How first chain reaction transformed world after WW-II
Enrico Fermi and his colleagues at the University of Chicago engineered the first controlled, self-sustaining nuclear chain reaction 70 years ago.
Washington: Enrico Fermi and his colleagues at the University of Chicago engineered the first controlled, self-sustaining nuclear chain reaction 70 years ago.
Their experiment was a key step in the Manhattan Project to develop the atomic bomb during World War II.
That initial chain reaction was too weak to power even a single light bulb, but it transformed the world, and the University of Chicago along with it, in a range of endeavors spanning physics, chemistry, interdisciplinary research, policy analysis, and nuclear medicine.
Even in 1942, those present at the historic event sensed how influential their work would be.
“All of us . . . knew that with the advent of the chain reaction, the world would never be the same again,” former UChicago physicist Samuel K. Allison wrote at the time.
After the war, UChicago founded the Institute for Nuclear Studies and the Institute for the Study of Metals. Later renamed the Enrico Fermi and the James Franck institutes, they enabled the University to retain much of the intellectual talent that had assembled on campus to work on the Manhattan Project.
Another outgrowth of the project was Argonne National Laboratory, which conducts basic and applied research in many major scientific disciplines. Today, Argonne is a partner in the Institute for Molecular Engineering, which is bringing leading scientists and engineers to a groundbreaking initiative to conduct research at the molecular level.
“What we see here is a legacy of connection that we’re still building upon, a way to try to redefine engineering for the 21st century,” said Provost Thomas Rosenbaum, the John T. Wilson Distinguished Service Professor in Physics.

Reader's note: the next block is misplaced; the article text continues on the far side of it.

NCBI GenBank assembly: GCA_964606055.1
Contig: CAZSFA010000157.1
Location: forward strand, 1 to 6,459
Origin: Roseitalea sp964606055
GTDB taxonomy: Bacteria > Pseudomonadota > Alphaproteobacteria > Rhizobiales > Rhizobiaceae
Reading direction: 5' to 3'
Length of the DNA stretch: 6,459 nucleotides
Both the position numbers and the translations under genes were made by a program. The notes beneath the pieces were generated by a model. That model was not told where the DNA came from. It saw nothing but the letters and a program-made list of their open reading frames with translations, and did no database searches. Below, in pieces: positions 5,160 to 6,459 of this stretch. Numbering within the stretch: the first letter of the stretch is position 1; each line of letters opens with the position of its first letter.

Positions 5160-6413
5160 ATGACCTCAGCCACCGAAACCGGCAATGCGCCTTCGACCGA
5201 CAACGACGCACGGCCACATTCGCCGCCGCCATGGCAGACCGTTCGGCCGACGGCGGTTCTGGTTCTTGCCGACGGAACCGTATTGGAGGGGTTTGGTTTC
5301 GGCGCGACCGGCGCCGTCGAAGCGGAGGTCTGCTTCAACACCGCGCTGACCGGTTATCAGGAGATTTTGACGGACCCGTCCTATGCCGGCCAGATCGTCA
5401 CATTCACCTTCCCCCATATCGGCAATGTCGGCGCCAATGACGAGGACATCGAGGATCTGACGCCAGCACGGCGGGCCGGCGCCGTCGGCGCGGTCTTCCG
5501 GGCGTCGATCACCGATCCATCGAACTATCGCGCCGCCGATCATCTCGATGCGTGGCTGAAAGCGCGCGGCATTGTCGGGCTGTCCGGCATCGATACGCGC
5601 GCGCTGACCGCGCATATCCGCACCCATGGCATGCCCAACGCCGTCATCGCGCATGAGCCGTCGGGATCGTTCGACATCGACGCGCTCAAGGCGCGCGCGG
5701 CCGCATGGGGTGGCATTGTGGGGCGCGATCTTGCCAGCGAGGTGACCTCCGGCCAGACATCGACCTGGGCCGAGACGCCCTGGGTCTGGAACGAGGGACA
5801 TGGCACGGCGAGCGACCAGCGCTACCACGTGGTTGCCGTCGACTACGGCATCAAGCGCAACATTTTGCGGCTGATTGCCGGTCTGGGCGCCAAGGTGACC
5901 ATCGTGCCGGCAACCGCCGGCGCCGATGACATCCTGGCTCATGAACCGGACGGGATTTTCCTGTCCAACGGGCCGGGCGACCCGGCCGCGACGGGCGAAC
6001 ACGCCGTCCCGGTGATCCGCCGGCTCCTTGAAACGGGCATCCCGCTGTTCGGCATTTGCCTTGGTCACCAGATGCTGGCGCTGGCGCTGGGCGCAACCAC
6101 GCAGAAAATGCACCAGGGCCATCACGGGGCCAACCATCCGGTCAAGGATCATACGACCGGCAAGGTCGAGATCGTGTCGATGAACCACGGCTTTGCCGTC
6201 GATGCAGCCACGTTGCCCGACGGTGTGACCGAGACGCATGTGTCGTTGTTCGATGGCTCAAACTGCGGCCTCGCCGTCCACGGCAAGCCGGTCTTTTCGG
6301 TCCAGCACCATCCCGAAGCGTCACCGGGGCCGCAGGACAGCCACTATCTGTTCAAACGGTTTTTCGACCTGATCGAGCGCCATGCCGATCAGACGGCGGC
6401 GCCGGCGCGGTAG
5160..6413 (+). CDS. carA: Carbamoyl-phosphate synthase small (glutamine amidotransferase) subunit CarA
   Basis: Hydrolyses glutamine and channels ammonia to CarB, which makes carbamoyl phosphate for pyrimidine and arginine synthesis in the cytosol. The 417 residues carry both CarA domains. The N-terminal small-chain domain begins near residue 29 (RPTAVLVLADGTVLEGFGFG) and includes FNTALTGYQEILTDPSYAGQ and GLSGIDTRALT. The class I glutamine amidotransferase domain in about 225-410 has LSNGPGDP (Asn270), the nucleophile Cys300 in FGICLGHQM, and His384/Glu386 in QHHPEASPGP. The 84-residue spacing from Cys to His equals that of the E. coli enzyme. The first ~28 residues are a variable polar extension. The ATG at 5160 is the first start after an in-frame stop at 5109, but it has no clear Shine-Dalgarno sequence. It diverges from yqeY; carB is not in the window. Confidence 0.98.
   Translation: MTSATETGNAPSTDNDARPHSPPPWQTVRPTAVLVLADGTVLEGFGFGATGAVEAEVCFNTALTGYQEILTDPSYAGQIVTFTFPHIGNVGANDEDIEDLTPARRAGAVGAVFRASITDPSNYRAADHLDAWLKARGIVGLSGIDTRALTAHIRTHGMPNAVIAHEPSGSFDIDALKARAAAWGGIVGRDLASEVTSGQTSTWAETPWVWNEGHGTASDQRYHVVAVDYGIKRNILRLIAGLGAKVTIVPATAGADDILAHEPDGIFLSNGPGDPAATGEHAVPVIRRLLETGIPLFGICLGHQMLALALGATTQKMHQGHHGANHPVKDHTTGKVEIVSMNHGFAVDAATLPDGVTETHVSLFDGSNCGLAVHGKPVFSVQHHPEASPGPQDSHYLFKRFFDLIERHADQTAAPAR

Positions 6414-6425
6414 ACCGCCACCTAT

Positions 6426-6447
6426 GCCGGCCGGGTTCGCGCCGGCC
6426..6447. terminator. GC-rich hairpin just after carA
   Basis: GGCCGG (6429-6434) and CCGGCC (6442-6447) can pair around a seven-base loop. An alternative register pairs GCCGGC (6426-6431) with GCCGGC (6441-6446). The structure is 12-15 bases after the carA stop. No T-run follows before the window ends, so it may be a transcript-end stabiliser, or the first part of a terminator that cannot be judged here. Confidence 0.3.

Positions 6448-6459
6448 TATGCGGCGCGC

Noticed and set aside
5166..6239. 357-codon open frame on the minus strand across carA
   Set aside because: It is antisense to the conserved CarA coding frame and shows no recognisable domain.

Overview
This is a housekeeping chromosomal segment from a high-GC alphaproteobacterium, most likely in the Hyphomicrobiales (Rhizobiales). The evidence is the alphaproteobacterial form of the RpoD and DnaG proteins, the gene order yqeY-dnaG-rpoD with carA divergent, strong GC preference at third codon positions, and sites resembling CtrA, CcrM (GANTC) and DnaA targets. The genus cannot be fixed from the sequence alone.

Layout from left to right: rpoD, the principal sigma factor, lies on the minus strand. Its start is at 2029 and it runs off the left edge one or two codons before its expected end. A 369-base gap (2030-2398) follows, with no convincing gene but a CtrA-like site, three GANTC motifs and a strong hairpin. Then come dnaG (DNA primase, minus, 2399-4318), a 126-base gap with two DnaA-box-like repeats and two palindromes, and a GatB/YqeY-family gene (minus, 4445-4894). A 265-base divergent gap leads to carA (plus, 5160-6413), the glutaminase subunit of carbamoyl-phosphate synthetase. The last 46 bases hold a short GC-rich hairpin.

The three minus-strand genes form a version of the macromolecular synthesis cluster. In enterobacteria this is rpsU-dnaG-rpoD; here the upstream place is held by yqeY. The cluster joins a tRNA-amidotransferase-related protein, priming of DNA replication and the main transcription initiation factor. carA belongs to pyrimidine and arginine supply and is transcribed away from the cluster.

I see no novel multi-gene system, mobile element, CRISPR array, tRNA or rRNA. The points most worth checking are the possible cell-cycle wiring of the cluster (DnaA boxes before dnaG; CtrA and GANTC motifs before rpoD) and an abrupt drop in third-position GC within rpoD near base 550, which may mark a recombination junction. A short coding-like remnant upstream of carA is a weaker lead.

The scientific staff of the Metallurgical Laboratory founded the Atomic Scientists of Chicago on Sept. 26, 1945—just weeks after the United States dropped the atomic bomb on Hiroshima and Nagasaki.
The group published the first issue of the Bulletin of the Atomic Scientists of Chicago on Dec. 10, 1945. The Bulletin’s Doomsday Clock still stands as a symbol of humanity’s vulnerability to man-made catastrophe, with an agenda that expanded from nuclear weapons to include climate change and biological weapons.
Medical research gained unexpected benefits from the wartime research. In the early 1950s, the Atomic Energy Commission funded the Argonne Cancer Research Hospital, which became the Franklin McLean Institute, 5841 S. Ellis Ave., in 1973.
The Argonne Hospital successfully pioneered the use of radiation in cancer treatment, with efforts later expanding to include radiological innovations in the diagnosis and treatment of other diseases.
Although the University of Chicago already was renowned in physics and chemistry before World War II, scientists who worked on the Manhattan Project helped those departments attain new research prominence following the war.
Numerous UChicago scientists who were part of the war effort won Nobel Prizes for scholarly work in the postwar period, including Owen Chamberlain, Eugene P. Wigner, and Glenn Seaborg.
Fermi, one of the most important scientists of the 20th century, became an inspiring teacher at UChicago after the war before dying of stomach cancer in 1954.
The National Accelerator Laboratory in Batavia was renamed in Fermi’s honor in 1974, and became known as Fermilab, the site of numerous fundamental advances in particle physics.